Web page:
Hormonal and Nutritional Factors Contributing to Tumour Cachexia

  • K. C. H. Fearon
Conference paper


The majority of cancer patients lose weight (Nixon et al. 1980) and a proportion become emaciated to the point that they appear to die of starvation. This syndrome is known as cancer cachexia, the term cachexia being derived from the Greek words kaxos and hexis, meaning poor condition. The patient with cachexia is clinically characterised by the presence of anorexia, early satiety, severe weight loss, asthenia, anaemia and oedema (Caiman 1982). The importance of cachexia has been long recognised. As far back as 1932 Warren, in a post mortem study of 500 cancer patients, concluded that 22% of deaths were directly attributable to cachexia and this was the single most common cause of death in cancer patients. More recent studies (Inagaki et al. 1974) have suggested that this figure is closer to 10%, however, more than 50% of cancer deaths are attributable to sepsis, and there remains the complex relationship between nutritional depletion and a propensity to infection.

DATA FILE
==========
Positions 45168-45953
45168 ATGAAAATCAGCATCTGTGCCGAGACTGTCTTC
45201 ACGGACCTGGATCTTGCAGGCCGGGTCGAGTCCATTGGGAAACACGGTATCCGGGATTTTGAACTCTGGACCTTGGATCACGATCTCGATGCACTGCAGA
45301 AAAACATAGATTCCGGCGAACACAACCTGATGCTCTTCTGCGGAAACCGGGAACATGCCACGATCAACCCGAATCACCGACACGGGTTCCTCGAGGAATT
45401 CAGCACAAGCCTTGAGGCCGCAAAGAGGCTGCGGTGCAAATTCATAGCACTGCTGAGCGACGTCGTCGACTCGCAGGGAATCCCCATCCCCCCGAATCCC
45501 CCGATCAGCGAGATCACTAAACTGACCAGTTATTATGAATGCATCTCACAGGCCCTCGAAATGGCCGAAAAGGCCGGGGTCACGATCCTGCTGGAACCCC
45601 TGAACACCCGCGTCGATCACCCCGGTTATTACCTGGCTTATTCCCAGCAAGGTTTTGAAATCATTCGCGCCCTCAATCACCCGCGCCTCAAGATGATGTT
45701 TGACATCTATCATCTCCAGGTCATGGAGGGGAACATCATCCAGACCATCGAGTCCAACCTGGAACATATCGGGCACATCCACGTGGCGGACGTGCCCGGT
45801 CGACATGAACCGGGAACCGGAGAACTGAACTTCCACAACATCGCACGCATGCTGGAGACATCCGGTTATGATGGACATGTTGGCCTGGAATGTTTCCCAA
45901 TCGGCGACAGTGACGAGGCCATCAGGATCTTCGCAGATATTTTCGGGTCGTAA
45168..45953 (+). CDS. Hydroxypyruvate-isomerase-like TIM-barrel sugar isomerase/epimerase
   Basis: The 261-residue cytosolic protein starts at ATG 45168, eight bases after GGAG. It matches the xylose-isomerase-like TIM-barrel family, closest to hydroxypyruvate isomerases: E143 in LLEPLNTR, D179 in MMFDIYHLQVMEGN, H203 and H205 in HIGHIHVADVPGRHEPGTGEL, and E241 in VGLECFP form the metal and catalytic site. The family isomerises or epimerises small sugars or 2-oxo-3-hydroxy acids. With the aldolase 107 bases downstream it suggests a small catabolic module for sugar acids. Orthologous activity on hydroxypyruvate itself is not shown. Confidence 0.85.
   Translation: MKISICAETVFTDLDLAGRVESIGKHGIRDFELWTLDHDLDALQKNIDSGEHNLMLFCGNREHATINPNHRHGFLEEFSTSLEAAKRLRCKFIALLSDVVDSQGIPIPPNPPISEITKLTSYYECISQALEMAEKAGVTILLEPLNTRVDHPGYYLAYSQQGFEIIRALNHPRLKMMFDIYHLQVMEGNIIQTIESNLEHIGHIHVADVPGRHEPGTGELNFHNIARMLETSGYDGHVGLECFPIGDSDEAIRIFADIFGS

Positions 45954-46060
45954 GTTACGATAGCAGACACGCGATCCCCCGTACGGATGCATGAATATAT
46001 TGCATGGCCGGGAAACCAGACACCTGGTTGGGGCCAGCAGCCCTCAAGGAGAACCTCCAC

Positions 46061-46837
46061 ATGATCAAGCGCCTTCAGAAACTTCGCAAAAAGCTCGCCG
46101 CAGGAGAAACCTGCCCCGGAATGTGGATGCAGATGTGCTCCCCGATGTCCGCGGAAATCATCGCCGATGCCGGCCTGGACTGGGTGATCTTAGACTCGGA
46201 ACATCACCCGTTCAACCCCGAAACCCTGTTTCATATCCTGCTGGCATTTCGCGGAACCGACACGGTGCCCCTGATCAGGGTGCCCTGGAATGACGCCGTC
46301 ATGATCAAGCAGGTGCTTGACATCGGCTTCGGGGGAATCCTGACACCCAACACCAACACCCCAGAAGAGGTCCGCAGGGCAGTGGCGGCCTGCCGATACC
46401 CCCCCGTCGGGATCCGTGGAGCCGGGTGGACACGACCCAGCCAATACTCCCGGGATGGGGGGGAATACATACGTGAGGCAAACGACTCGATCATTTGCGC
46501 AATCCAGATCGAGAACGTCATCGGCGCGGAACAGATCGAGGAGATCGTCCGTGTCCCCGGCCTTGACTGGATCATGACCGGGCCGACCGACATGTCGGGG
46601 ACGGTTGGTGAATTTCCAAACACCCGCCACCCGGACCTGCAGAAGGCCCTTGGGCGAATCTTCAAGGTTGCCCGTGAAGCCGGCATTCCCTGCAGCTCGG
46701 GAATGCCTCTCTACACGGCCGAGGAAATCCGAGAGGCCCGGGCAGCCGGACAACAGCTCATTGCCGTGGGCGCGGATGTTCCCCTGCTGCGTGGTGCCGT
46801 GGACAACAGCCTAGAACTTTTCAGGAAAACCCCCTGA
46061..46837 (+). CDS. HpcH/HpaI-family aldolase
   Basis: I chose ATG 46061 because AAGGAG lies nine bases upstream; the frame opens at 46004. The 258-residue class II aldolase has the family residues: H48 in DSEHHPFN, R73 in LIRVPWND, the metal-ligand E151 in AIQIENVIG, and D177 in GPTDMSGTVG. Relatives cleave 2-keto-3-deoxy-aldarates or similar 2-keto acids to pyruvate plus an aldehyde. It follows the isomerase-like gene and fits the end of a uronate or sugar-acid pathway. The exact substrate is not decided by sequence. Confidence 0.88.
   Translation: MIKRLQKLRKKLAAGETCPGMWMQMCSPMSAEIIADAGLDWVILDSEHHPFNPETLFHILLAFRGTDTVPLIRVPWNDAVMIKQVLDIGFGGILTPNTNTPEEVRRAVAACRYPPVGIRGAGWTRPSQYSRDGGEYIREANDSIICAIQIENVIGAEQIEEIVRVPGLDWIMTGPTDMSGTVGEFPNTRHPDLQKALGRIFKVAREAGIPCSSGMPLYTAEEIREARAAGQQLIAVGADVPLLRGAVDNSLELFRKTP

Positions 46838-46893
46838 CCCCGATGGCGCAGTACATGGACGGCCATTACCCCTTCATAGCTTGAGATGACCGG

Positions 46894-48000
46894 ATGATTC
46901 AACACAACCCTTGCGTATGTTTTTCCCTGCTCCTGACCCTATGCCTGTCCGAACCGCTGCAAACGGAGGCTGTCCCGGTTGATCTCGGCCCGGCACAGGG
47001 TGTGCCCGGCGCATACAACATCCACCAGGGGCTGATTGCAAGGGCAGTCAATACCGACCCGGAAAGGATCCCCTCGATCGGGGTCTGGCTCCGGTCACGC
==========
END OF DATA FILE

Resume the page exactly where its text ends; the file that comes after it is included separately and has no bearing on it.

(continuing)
Cancer Cachexia Rest Energy Expenditure Negative Energy Balance Lipoprotein Lipase Activity Hospitalise Cancer Patient 
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© Springer-Verlag Berlin Heidelberg 1990

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  • K. C. H. Fearon

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